Could I sometimes indicate completed actions using the passive version of the present tense?

The work is done - The work was done.

The action is finished - The action was finished

For example, I have just finished my work and say

The work is done

but when I explain something in the present tense and say

the work is done by machines

it has nothing to do with actions completed in the past as in my first example.

The dinner is served means that it was served in the past and means pretty much the same thing, doesn’t it?


The use of the present tense varies, and thus may be responsible for the confusion you are facing.

When I say that the “work is done”, the word is serves as a linking verb between work, and done. done is merely an adjective for work, implying completed. This has nothing to do with is being in the present tense. Rather, the “pastness” of this comes from the adjective done.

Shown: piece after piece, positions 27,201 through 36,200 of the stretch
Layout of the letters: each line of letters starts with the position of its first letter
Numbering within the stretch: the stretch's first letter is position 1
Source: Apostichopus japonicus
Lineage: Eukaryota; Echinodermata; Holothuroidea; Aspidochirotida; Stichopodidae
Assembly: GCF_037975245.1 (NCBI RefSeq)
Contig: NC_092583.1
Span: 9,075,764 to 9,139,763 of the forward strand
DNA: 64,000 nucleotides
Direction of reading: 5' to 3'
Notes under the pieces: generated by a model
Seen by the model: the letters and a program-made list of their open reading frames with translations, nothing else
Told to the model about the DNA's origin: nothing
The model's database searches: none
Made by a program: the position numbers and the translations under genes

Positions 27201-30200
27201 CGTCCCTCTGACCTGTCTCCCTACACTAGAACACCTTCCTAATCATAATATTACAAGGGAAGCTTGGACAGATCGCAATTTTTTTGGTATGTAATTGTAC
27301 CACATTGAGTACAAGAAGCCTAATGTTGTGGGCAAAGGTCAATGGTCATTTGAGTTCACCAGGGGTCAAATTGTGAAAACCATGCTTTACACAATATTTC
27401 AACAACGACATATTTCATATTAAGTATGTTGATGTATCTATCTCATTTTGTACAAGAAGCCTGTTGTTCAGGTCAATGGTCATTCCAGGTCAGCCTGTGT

The same applies to finished.

On the other hand, the present tense can also imply something that occurs continuously, in no particular time-frame. This is the case for “the work is done by machines”. Here, done is no longer the same done as the other one. It is a verb, that is continuously happening.

Parts of speech labeling may be contested here, but the general meaning of done as an adjective, vs done as a continuous action through the auxiliary “is” remains the same.

If I say, the “shrimps are killed,” we can interpret this in the context of killed being an adjective, and the shrimps have died in the past. Alternatively, killed can be a verb in the passive, implying that the killing is a continuous action rather than one event. Both are very valid scopes with which to view the usage.

I guess it’s up to context to clear the carnage!

Source : Link , Question Author : Through The Wonders , Answer Author : Confused Soul

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